Vice President Mike Pence was putting "a little distance" between himself and others this weekend after a staffer tested positive for COVID-19, a senior administration official told NBC News.
The official said that Pence would take the advice of the White House medical unit and that he continues to test negative for the virus. The vice president chose not to attend a national security meeting Saturday, the official said, adding that there is "no restriction" on his activities.
Pence distanced himself from others "out of caution," the official said.
"At this point, for a day or two, give a little distance," the official said of Pence's actions. "It doesn't mean anything for next week" or beyond.
Devin O'Malley, a spokesperson for Pence, said that Pence "is not in quarantine" and that he plans to be at the White House on Monday.
Pence's decision to stay "a little low key" over the weekend, as the official described it, came after his press secretary, Katie Miller, and one of President Donald Trump's personal valets both tested positive for COVID-19 last week. The White House has ramped up testing from once a week to daily for administration officials, including Trump and Pence, both of whom White House spokesman Hogan Gidley said tested negative Friday.
Miller, who is married to a top administration official, Stephen Miller, said she tested positive Friday after having tested negative the day before. An administration official told NBC News on Friday night that her husband tested negative. A White House official said Miller was at the White House the morning before she tested positive, adding that she was showing "symptoms."
Miller's diagnosis came just ahead of Pence's trip Friday to Iowa. The vice president continued with those plans and was not seen wearing a mask, although he tried to socially distance from others he interacted with.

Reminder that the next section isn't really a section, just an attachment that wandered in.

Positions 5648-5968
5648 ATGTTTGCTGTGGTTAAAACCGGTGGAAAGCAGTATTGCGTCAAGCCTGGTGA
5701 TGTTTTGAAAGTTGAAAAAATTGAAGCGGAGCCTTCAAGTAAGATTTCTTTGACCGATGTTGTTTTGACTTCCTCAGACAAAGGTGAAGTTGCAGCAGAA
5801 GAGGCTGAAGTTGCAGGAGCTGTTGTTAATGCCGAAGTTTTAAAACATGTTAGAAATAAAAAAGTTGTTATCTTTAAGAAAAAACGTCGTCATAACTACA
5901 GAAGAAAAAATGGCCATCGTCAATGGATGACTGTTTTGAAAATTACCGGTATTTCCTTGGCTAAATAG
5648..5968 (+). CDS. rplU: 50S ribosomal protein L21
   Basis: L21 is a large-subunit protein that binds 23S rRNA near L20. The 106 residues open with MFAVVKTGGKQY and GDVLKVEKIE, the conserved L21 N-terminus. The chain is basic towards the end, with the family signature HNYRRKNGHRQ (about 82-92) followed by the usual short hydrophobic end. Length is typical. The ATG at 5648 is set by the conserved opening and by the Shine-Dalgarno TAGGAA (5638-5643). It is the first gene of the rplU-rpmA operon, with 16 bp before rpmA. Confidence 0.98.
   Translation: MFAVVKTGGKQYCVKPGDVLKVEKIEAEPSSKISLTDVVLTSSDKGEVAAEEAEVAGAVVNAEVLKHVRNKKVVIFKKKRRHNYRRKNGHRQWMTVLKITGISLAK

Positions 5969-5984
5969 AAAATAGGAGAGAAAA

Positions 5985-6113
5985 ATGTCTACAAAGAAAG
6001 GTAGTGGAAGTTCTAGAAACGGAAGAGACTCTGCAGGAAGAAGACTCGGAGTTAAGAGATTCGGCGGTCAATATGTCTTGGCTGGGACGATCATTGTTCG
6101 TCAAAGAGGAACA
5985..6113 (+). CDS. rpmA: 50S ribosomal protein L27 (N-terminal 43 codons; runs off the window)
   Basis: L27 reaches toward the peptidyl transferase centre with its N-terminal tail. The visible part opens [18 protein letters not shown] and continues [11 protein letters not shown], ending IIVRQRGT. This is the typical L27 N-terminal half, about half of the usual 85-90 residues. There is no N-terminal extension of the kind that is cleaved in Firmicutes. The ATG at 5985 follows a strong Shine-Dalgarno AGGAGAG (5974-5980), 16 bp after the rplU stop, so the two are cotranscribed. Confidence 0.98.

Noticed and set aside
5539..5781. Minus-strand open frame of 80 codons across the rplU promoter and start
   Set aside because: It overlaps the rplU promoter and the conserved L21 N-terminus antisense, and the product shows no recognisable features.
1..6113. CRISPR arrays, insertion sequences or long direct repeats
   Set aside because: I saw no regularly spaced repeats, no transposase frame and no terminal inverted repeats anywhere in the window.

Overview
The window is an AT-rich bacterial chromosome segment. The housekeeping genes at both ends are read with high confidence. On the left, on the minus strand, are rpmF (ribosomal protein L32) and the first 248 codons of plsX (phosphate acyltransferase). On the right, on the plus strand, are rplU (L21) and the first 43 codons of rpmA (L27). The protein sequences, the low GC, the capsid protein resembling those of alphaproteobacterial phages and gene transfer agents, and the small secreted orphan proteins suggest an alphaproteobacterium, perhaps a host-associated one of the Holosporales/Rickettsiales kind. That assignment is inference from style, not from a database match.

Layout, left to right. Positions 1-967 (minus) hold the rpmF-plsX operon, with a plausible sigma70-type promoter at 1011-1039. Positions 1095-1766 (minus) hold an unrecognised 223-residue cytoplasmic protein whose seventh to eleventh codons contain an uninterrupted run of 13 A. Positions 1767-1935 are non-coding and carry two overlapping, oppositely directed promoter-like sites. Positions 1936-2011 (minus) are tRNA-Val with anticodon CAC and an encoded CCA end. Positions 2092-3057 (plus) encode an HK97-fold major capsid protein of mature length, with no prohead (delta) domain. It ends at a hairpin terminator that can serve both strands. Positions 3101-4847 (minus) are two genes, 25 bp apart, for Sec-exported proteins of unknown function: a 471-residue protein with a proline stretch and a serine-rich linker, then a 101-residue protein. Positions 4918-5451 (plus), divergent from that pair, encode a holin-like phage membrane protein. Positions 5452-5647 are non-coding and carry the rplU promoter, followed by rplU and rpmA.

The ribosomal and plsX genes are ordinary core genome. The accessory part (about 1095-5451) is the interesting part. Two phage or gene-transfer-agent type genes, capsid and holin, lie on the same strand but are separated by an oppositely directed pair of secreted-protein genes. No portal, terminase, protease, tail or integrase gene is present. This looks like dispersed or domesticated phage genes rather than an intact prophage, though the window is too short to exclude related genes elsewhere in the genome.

Pence's distancing also comes as three members of the White House coronavirus task force are self-quarantining after the potential exposure, administration officials said Saturday. They are Dr. Anthony Fauci, director of the National Institute of Allergy and Infectious Diseases, Dr. Robert Redfield, director of the Centers for Disease Control and Prevention, and Dr. Stephen Hahn, head of the Food and Drug Administration.
The chief of naval operations, Adm. Mike Gilday, will quarantine for a week after he came in contact with a coronavirus-positive family member, a Defense Department spokesperson said. Gilday tested negative, the spokesperson said.
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On Sunday, White House senior adviser Kevin Hassett said it's "scary" to go to work in the West Wing.
"It is scary to go to work," Hassett, who formerly served as Trump's top economic adviser, said on CBS News "Face the Nation." "I was not part of the White House in March. I think that I'd be a lot safer if I was sitting at home instead of going to the West Wing. But, you know, it's a time when people have to step up and serve their country."
The CDC recommends that people who recently had close contact with someone who came down with COVID-19 should stay at home for 14 days following their last exposure and that they should check their temperature twice daily and stay away from those who are at a high risk of getting ill.